The most significant issue to be addressed is the law’s ambiguity: it requires all connected devices to have “a reasonable security feature” (appropriate to the nature of the device and the information it collects) that is designed to protect the user’s data from unauthorized access, modification, or disclosure. Beyond that vague prescription, the law only specifically states that each connected device must also come with a unique hard-wired password, or it must otherwise require a user to set their own unique password before using the device. Some experts maintain that meeting the password requirements is all that’s needed to satisfy the regulation; in effect, the password is the “reasonable security feature.” If this interpretation is validated, it’s wholly insufficient for securing the IoT – especially for those connected systems that reside in our appliances, vehicles, and municipal infrastructures.
Because facial recognition is being used without our consent or knowledge, she suggested, we may be mistakenly accused of a crime and have no idea that the technology has been used as the basis for the accusation. That’s right, the AI Now Institute’s Whittaker said, and there’s evidence that the use of facial recognition is often not disclosed. That lack of disclosure is compounded by our “broken criminal justice system,” Ocasio-Cortez said, where people often aren’t allowed to access the evidence used against them. Case in point: the Willie Lynch case in Florida. A year ago, Lynch, from Jacksonville, Florida, asked to see photos of other potential suspects after being arrested for allegedly selling $50 worth of crack to undercover cops. The police search had relied on facial recognition: the cops had taken poor-quality photos of the drug dealer with a smartphone camera and then sent them to a facial recognition technology expert who matched them to Lynch.
The major segments with the highest growth rates over the decade were virtualization software, Ethernet switches and network security. Server share of the total data center market remained steady, while storage share declined. "The decade has seen a dramatic increase in computer capabilities, increasingly sophisticated enterprise applications and an explosion in the amount of data being generated and processed, pointing to an ever-growing need for data center capacity," said John Dinsdale, chief analyst at Synergy Research Group, in a statement. However, more than half of the servers now being sold are going into cloud providers’ data centers and not those of enterprises, Dinsdale added. "Over the last ten years we have seen a remarkable transformation in the IT market. Enterprises are now spending almost $200 billion per year on buying or accessing data center facilities, but cloud providers have become the main beneficiaries of that spending."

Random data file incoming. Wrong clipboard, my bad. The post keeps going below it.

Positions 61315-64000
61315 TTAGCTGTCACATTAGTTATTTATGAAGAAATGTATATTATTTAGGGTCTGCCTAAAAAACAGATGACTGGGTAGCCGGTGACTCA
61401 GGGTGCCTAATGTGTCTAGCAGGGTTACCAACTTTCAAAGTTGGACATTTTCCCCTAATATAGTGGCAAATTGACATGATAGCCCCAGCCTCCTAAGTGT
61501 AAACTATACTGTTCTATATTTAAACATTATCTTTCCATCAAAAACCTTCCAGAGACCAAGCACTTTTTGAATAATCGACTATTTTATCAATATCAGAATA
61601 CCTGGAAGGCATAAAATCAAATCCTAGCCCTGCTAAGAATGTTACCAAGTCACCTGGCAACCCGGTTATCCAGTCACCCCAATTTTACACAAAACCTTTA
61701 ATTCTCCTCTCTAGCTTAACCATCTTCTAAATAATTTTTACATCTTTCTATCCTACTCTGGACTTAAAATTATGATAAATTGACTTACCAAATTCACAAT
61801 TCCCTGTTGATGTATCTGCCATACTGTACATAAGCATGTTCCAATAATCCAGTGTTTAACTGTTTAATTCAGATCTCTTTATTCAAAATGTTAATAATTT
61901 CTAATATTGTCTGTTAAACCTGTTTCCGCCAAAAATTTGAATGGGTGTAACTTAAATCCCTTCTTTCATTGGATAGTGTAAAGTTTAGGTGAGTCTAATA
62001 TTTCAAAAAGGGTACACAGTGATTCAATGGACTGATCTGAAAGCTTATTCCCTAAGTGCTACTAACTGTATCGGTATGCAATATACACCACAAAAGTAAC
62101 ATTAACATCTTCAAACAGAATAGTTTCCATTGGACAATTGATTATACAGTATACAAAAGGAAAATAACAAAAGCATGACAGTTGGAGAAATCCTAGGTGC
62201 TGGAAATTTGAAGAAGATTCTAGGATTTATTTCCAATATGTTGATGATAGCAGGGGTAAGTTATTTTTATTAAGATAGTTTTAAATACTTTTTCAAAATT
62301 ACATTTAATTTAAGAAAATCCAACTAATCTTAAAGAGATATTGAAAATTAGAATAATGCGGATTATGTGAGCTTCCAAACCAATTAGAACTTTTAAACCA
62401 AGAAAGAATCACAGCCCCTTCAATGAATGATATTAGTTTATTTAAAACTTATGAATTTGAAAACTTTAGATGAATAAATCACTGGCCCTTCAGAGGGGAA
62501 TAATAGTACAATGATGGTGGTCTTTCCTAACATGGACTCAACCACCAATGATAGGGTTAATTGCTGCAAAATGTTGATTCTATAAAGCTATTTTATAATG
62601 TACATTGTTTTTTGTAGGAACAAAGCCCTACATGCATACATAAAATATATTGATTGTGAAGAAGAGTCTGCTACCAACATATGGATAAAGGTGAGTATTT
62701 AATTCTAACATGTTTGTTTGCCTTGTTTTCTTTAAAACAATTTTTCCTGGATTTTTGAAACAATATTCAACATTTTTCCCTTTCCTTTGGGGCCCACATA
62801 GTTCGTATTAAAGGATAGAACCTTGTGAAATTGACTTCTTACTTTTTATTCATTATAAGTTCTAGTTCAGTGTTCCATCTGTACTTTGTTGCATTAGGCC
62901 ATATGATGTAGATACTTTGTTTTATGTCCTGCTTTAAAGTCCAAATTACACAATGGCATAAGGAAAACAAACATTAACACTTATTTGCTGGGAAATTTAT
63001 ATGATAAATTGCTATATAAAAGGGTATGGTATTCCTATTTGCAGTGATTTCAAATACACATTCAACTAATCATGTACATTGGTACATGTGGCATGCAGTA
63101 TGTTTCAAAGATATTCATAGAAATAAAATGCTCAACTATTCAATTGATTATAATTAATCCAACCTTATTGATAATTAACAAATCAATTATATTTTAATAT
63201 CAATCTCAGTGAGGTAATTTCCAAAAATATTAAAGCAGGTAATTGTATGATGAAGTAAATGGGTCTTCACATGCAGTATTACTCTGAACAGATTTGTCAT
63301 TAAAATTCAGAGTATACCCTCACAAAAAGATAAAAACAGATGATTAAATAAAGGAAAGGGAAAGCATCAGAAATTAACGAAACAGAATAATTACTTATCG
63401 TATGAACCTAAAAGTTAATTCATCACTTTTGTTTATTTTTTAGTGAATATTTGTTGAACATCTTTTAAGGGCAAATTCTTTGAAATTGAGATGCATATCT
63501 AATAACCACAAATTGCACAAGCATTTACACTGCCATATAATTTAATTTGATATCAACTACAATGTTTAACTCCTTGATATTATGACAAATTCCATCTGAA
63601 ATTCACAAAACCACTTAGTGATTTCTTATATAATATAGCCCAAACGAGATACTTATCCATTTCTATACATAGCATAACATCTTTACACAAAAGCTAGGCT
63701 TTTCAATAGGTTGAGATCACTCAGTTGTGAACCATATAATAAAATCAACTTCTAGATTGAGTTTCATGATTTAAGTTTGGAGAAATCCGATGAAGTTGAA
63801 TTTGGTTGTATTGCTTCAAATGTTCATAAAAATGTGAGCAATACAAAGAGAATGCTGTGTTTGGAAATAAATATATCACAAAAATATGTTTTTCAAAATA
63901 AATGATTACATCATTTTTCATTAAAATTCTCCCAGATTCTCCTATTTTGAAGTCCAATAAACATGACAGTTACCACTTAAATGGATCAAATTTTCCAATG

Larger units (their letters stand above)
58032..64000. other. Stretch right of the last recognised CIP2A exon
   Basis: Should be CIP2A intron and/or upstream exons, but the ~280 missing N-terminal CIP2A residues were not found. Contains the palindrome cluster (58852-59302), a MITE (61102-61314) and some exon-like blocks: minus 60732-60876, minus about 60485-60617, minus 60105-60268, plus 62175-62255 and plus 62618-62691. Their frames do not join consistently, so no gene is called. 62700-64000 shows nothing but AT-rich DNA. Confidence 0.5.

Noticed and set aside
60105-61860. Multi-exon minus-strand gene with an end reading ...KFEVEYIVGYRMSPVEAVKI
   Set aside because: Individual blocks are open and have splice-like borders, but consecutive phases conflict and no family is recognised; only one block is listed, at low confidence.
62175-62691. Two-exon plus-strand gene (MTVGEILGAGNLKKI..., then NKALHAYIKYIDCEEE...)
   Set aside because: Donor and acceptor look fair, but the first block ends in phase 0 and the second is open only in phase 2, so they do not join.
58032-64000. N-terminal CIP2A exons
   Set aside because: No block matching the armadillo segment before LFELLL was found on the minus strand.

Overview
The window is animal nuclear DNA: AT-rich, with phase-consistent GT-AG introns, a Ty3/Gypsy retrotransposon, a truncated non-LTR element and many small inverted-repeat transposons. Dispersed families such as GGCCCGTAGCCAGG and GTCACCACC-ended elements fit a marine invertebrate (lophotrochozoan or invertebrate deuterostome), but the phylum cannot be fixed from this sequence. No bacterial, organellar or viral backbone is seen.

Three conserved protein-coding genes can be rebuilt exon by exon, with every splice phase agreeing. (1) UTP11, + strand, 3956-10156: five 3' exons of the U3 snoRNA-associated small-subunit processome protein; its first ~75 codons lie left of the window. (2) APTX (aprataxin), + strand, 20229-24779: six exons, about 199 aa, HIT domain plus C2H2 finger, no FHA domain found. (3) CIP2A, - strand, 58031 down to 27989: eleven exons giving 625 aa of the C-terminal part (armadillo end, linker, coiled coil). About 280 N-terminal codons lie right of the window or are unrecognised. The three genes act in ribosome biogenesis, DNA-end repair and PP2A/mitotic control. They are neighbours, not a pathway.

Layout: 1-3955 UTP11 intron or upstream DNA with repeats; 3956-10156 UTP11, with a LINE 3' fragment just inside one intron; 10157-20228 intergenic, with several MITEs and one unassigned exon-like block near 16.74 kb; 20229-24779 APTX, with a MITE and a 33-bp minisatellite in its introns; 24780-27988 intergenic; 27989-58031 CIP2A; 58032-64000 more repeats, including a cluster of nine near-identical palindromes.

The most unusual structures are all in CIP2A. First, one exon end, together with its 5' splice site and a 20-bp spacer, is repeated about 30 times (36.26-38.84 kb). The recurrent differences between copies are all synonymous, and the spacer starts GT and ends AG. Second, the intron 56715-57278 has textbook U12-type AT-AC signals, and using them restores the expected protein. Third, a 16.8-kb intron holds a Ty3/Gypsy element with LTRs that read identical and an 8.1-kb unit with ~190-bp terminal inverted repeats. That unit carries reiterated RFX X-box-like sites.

As Parkinson explained, Project Verona aims to help secure code in unsafe languages like C and C# that still exists in a lot of Microsoft's legacy code, which Microsoft can't afford to waste but would like to protect better. "We're going to run some C and C++, stuff we don't trust," Parkinson said at the talk. "We're going to put it in a box and we know there is this region of objects, we have to be very careful with it, but there's a group of things going on there and we can built some pervasive sandboxing there. So there can be sandboxed libraries that we can embed in our sandboxed Verona program." The GitHub page for Project Verona outlines some of the high-level questions the group is working on that will be fleshed out in forthcoming peer-reviewed articles. ... "Project Verona is a research project that is not affecting engineering choices in the company," it states. "The Project Verona team is connected to the people using all the major languages at the company, and want to learn from their experience, so we can research the problems that matter."
Quote for the day:
"Real leadership is being the person others will gladly and confidently follow." -- John C. Maxwell